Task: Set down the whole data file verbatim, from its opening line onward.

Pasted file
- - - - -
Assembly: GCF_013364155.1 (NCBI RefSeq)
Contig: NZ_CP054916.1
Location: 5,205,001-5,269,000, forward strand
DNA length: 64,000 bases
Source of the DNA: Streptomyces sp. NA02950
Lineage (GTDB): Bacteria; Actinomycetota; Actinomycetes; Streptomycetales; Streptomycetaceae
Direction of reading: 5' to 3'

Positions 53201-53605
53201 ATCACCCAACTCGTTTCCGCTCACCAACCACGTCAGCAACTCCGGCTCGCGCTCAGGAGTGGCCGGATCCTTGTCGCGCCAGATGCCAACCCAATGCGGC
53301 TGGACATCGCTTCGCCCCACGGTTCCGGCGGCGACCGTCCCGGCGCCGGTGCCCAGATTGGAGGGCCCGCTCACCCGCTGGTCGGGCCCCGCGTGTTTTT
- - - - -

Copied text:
Assembly: GCF_013364155.1 (NCBI RefSeq)
Contig: NZ_CP054916.1
Location: 5,205,001-5,269,000, forward strand
DNA length: 64,000 bases
Source of the DNA: Streptomyces sp. NA02950
Lineage (GTDB): Bacteria; Actinomycetota; Actinomycetes; Streptomycetales; Streptomycetaceae
Direction of reading: 5' to 3'

Positions 53201-53605
53201 ATCACCCAACTCGTTTCCGCTCACCAACCACGTCAGCAACTCCGGCTCGCGCTCAGGAGTGGCCGGATCCTTGTCGCGCCAGATGCCAACCCAATGCGGC
53301 TGGACATCGCTTCGCCCCACGGTTCCGGCGGCGACCGTCCCGGCGCCGGTGCCCAGATTGGAGGGCCCGCTCACCCGCTGGTCGGGCCCCGCGTGTTTTT